He gets quite irate
…to demonstrate my anti-HFT bona fides. In the very post that Kelleher’s responding to, I write this:
I do think that the amount of HFT we’re seeing today is excessive, and I do think that we’ve created a large-scale, highly-complex system which is out of anybody’s control and therefore extremely dangerous.
On second reading this might be more of “if you want to be in the PFJ you have to really hate the Romans (read HFT)” kind of thing, not sure yet.
Salmon, Chart of the day, HFT edition, here. Folks at MCCR know the value of a penny, but they do not tolerate fighting and wouldn’t recognize an algobrot if they ran into one on the street. Mr. Salmon sure seems worked up about this graph; reminds me of that tee vee character what was his name… Barney! …. Barney Fife. Take a look here and you can see things got a little calmer. We’re always for taking the long view: fundamental data analysis, pick good deals, do your homework, and you could make money.
The stock market today is a war zone, where algobots fight each other over pennies, millions of times a second. Sometimes, the casualties are merely companies like Knight, and few people have much sympathy for them. But inevitably, at some point in the future, significant losses will end up being borne by investors with no direct connection to the HFT world, which is so complex that its potential systemic repercussions are literally unknowable. The potential cost is huge; the short-term benefits are minuscule. Let’s give HFT the funeral it deserves.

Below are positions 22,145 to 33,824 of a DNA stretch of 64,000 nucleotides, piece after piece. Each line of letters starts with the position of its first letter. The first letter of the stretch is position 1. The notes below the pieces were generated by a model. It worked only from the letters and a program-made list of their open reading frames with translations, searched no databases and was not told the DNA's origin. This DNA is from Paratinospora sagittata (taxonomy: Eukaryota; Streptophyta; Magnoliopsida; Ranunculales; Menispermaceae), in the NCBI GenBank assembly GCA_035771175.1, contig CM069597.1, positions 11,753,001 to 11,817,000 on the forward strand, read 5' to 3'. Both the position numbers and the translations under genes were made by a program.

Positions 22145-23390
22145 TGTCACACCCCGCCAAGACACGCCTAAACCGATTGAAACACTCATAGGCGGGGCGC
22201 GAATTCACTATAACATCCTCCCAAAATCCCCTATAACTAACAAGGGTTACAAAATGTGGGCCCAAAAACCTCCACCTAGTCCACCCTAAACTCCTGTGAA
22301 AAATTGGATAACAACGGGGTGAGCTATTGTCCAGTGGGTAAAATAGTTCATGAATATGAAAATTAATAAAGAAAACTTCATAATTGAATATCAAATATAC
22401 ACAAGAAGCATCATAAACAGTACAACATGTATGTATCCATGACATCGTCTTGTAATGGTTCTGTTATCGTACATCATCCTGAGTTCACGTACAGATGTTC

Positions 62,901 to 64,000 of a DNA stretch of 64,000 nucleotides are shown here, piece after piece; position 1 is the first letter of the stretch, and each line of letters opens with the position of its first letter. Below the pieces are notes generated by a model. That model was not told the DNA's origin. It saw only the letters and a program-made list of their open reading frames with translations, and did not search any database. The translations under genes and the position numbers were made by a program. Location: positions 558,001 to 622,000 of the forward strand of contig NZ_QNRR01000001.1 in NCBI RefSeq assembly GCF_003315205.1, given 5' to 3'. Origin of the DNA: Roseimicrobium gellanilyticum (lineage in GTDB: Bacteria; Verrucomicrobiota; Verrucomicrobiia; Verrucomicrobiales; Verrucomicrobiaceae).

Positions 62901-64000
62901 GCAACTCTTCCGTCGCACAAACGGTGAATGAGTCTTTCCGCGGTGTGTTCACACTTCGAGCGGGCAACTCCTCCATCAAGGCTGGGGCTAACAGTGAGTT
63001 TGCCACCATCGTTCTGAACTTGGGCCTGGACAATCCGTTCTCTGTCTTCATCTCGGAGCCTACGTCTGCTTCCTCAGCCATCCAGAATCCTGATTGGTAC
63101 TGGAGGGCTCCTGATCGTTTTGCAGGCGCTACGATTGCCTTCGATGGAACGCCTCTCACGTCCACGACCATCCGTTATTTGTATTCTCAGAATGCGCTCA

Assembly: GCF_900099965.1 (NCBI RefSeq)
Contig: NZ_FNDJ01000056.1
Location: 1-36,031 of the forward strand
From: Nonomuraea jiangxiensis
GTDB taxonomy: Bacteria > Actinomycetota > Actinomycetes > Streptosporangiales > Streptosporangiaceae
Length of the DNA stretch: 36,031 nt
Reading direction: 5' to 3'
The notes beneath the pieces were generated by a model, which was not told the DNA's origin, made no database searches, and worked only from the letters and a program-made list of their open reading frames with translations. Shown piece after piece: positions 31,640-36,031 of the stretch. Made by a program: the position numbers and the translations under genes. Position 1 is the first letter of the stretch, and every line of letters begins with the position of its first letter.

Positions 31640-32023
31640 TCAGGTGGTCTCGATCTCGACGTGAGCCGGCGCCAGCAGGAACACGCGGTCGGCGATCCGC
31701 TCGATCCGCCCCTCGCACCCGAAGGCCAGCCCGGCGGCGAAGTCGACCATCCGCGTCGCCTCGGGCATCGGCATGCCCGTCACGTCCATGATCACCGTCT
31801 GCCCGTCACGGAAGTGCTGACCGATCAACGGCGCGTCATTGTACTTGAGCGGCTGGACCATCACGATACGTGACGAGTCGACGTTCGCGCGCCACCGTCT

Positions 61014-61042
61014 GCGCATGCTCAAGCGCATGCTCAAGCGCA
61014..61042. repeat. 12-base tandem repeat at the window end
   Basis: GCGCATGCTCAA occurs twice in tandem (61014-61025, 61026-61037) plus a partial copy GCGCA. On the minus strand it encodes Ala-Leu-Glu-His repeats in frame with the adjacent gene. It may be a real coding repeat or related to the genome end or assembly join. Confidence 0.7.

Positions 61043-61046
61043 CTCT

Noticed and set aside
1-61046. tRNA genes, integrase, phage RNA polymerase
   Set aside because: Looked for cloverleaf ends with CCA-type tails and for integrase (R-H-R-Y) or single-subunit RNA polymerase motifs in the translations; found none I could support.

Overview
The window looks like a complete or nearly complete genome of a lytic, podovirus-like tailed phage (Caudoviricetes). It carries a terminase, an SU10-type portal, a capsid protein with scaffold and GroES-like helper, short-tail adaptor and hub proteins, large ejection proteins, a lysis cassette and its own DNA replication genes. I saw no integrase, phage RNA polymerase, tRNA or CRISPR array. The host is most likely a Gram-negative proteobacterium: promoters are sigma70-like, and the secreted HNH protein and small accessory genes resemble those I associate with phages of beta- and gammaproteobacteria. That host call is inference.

Bloomberg. Knight Market-Making Unit Says It Had ‘Technical Issue’, here. You know, I have an idea how to do these pre-trade risk checks so this doesn’t happen. I don’t think this is all that difficult. You can program a machine to beat Kasparov at chess, you can debug the Ivy Bridge silicon fab line, but you cannot keep your automated trading program from losing massively in one day?